World No Tobacco Day is celebrated around the world every year on May 31 to spread awareness against Tobacco use. Tobacco use in any form—cigarette, cigar, pipe and smokeless (spit) increases the risk for a variety of health conditions. But did you know that tobacco can help cause some serious problems with your dental health? 

Here are some surprising effects of tobacco on your teeth and gums.

1. Stained Teeth & Bad Breath:
In healthy teeth, the enamel is translucent but white. Prolonged use of chewing tobacco or smoking leads to loss of whiteness of your teeth. It slowly adds a sickly yellow color to your teeth, as well as give you hard-to-cover foul breath…all very unattractive. Smoking even stains dental bridges, dental implant restorations, and dentures.

2. Periodontal (gum) disease:
Studies shows that tobacco use may be one of the most significant risk factors in the development and progression of gum disease. Tobacco irritates gums, which can cause your gums to pull away from teeth and create pockets. Food particles get trapped in those pockets, which is just what bacteria loves to eat- leading to gum diseases.

3. Tooth loss:
Smokers are about twice as likely to lose their teeth as nonsmokers. Cigars, chewing tobacco, snuff and unprocessed tobacco leaves (used as cigar wrappers) contain tiny particles that are abrasive to teeth. When mixed with saliva and chewed, an abrasive paste is created that wears down teeth over time.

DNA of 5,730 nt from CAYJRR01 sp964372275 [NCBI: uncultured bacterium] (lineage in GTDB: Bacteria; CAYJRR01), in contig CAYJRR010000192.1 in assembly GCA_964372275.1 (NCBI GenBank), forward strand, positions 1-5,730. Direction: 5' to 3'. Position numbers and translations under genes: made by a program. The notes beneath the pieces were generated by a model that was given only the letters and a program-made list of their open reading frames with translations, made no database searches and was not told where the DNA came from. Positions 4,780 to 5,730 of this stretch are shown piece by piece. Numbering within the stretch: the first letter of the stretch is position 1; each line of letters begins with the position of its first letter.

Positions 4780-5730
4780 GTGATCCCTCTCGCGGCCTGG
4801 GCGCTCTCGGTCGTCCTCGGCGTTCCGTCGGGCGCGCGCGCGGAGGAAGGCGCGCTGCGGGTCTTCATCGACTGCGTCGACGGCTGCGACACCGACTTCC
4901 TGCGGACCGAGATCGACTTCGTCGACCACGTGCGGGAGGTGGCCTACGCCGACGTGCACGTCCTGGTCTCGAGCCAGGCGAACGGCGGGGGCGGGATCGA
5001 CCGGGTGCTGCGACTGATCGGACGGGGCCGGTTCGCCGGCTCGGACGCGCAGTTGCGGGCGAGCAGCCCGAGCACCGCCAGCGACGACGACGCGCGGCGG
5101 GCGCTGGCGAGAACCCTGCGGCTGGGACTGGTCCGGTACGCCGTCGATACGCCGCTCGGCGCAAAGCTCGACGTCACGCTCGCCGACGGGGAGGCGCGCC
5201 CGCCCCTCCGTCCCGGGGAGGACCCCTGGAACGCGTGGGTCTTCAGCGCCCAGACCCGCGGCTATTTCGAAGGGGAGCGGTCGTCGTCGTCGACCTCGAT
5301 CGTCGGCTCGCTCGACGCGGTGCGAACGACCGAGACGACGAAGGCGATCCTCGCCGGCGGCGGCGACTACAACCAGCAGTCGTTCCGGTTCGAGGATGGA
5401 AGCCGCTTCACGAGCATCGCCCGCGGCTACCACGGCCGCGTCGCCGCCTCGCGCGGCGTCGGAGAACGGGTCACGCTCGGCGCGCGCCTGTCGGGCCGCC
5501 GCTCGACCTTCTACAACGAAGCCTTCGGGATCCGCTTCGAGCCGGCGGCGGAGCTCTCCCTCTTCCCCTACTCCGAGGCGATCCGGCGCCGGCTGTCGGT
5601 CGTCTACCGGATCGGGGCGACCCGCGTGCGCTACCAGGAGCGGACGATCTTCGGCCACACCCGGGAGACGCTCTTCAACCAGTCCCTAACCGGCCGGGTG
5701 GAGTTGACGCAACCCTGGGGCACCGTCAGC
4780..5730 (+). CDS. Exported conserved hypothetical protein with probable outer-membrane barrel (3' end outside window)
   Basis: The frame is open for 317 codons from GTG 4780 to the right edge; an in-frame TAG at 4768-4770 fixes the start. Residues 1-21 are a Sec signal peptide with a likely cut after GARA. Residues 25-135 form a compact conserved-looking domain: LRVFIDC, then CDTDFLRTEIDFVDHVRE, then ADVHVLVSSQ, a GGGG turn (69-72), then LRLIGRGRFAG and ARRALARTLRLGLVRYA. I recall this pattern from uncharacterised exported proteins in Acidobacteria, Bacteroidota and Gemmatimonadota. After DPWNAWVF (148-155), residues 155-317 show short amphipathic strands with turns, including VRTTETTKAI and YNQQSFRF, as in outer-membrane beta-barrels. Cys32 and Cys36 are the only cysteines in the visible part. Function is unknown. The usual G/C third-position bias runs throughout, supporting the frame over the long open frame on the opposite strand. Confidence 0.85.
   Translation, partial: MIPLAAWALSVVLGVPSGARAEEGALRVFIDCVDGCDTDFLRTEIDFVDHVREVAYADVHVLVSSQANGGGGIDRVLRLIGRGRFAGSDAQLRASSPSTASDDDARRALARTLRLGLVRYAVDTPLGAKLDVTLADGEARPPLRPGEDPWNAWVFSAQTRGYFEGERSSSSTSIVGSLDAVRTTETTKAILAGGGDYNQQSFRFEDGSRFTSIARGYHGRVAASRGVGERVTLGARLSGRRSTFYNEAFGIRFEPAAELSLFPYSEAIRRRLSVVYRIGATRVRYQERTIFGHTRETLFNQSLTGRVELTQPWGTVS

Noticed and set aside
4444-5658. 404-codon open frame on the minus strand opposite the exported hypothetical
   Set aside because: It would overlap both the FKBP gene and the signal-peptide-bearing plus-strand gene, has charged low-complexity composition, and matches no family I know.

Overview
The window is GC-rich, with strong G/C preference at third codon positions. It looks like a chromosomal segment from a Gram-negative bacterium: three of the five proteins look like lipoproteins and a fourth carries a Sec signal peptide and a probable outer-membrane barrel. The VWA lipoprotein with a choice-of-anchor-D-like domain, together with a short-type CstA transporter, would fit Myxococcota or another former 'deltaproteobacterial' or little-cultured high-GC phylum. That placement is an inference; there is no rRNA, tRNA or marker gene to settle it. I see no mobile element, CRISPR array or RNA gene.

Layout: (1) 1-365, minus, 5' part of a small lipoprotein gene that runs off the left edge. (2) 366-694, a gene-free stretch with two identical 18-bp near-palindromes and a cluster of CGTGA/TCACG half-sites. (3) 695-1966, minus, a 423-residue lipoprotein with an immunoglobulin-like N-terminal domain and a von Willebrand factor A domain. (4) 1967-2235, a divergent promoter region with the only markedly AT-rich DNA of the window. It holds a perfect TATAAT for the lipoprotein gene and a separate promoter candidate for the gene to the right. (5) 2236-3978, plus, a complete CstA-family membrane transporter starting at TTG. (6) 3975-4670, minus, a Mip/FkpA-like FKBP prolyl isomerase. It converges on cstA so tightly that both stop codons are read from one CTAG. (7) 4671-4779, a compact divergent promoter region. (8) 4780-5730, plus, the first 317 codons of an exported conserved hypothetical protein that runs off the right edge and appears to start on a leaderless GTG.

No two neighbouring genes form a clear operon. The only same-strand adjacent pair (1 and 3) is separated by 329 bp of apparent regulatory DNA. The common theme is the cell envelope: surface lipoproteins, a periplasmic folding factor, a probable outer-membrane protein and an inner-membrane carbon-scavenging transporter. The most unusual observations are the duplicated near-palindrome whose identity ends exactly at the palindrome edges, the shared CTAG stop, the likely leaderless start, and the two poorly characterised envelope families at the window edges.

4. Oral Cancer:
Chewing tobacco with its 28-cancer causing agents leaves gums, cheeks, lips and throat in constant exposure to unhealthy juices. This can result in cancer of the oral cavity, pharynx, larynx, and esophagus.  

Kick the Tobacco Habit
Regardless of how long you have used tobacco products, quitting now can greatly reduce serious risks to your health. The addictive quality of nicotine, found in cigarettes, cigars and chewing tobacco, can make this especially difficult. That’s why it’s important to have a plan and a support network of people to help you stick to your plan. To stop using tobacco, your dentist or doctor may be able to help you calm nicotine cravings with medications, such as nicotine gum and patches.

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